We also propose a modified version of the hierarchical clustering algorithm to cluster the superpixels in both phases of the context-aware framework. The proposed clustering method emphasizes on minimizing under-segmentation errors since these errors are conventionally costlier to correct than the over-segmentation errors [

The paper is organized as follows. We define the problem in Section 2 and briefly describe the existing clustering segmentation algorithms in Section 2.1. Then we explain the proposed delayed agglomeration scheme in Section 2.2. This delayed strategy is employed in both the stages of our context-aware algorithm discussed in Section 2.3. Section 3 reports our experimental setup, both quantitative and qualitative results and their analyses. We conclude and discuss our findings further in Section 4.

A formal definition of the problem we are addressing assumes an initial over-segmentation, comprising _{1}, _{2}, …, _{N}} ⊆ 𝓢, of an EM image or volume with _{i}, _{i}).

We denote a boundary between two superpixels (i.e., oversegmented regions) by a pair of regions _{i}, _{j}} and the set of all such boundaries by _{i} is considered to be a node and the boundary or face between two regions is regarded as an edge—a notation we will be using throughout the paper. Also, let the boundary label map _{i} to its corresponding _{i}) is similar to a clustering problem where the number of clusters cannot be computed a priori. Following [

In our context-aware scheme, the set of superpixels is divided into two subsets: 1) the 𝓢_{c} of potential cytoplasm superpixels, and 2) the set 𝓢_{m} of potential mitochondria superpixels. The set of cytoplasm superpixels is clustered first with the proposed delayed agglomeration algorithm. Agglomeration of the mitochondria superpixels is also performed by the proposed delayed method, but with a different merge criterion. In order to assist the reader to comprehend the novelty of the proposed approach, we introduce the prior studies on agglomerative clustering for EM segmentation [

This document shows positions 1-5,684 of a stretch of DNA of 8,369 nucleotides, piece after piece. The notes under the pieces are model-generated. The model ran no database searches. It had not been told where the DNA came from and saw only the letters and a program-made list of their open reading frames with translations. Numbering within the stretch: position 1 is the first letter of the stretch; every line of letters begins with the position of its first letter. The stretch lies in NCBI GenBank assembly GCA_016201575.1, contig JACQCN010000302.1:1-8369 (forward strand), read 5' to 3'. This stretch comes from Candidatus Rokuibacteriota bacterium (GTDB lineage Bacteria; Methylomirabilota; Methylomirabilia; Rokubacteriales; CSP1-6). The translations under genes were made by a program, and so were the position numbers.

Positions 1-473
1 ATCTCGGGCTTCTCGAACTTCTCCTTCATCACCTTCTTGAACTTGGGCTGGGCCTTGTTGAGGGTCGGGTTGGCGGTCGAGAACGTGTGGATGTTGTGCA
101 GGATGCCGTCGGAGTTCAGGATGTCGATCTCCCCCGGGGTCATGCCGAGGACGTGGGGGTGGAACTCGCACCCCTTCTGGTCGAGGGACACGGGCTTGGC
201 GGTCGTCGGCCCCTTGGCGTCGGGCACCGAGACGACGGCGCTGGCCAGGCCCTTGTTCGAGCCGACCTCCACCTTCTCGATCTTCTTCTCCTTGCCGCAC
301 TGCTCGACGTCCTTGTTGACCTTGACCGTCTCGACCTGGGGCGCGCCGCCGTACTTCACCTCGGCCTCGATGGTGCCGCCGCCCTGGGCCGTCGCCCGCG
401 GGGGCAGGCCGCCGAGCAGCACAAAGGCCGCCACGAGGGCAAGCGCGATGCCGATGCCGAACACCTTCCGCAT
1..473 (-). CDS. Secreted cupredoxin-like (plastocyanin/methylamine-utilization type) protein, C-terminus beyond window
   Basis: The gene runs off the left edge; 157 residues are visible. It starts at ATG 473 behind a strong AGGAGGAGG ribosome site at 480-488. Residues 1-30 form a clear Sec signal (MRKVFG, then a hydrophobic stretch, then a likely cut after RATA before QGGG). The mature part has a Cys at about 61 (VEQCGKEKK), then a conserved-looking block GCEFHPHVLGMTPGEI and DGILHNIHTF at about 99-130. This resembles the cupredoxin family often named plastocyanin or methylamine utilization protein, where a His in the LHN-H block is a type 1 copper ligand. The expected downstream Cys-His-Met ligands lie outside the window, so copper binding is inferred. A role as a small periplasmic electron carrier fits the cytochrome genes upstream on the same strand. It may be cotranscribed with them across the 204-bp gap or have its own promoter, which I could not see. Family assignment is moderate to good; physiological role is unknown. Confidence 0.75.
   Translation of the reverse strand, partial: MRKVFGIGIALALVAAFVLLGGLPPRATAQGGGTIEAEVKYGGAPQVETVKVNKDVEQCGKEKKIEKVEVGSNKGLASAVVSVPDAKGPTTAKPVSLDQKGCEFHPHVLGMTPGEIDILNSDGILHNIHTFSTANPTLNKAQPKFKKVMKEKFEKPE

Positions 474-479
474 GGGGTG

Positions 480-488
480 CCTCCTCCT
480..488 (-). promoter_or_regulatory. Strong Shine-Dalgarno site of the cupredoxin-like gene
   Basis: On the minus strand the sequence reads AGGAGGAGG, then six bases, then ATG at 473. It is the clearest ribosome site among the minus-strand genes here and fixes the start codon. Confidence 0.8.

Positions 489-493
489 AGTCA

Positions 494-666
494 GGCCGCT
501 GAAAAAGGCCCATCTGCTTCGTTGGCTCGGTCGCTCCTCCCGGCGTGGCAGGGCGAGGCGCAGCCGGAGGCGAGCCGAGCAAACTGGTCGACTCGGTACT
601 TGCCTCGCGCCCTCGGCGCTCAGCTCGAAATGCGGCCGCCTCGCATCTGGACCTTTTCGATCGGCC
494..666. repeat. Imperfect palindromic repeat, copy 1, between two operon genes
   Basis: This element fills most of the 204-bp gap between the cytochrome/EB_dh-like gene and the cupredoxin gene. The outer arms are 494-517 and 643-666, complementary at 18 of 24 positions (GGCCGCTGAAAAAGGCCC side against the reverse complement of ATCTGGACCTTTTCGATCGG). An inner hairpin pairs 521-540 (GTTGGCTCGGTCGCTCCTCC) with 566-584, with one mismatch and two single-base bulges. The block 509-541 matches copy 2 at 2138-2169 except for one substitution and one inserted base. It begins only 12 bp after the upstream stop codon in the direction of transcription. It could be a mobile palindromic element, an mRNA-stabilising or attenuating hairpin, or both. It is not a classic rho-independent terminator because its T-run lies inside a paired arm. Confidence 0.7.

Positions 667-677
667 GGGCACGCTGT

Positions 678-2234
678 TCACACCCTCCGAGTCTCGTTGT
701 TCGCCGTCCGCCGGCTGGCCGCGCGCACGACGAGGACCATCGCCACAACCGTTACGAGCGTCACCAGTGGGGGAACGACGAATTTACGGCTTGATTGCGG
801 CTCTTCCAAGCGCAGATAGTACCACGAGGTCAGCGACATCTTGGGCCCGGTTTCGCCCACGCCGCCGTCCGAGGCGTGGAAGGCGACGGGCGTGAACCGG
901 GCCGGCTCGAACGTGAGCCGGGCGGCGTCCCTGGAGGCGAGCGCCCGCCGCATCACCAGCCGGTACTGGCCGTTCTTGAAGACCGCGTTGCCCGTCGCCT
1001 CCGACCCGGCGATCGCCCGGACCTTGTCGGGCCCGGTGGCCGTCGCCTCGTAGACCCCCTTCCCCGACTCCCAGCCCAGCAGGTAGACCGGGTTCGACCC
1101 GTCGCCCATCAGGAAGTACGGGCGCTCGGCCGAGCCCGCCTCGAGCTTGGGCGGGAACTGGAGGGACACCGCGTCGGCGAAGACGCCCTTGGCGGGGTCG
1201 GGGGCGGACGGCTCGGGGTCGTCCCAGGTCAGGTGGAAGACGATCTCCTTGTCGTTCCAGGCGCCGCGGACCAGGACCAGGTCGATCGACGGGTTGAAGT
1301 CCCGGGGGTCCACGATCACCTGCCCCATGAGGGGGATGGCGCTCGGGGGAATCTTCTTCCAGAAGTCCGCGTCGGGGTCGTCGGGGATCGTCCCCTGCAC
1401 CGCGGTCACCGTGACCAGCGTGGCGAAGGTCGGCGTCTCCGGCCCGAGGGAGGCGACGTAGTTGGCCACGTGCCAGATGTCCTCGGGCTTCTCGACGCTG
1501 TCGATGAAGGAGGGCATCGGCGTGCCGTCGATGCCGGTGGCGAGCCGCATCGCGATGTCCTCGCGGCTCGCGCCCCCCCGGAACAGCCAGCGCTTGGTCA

Several existing EM segmentation approaches [_{i}, _{j}}) ∈ [0, 1] indicates how confident the estimator is about the existence of a true boundary between _{i} and _{j}: a large _{i}, _{j}}) implies the estimator is very confident that the boundary {_{i}, _{j}} is correct while a small value implies the boundary was probably generated as an artifact of over-segmentation and therefore is false. Given such a function

_{1}, _{2}, …, _{N} and confidence function |

_{1}, _{2}, …, _{N′} |

_{i}_{i} |

_{i}, _{j}} = _{e ∈ E} |

_{j} to _{i} and update |

_{b} ∈ _{j}) |

_{i}, _{b}}); |

Each time a superpixel border is dissolved in standard agglomerative clustering, it modifies the characteristic representations of the pixels within the superpixels and on the boundary. This demands the confidences of the estimator function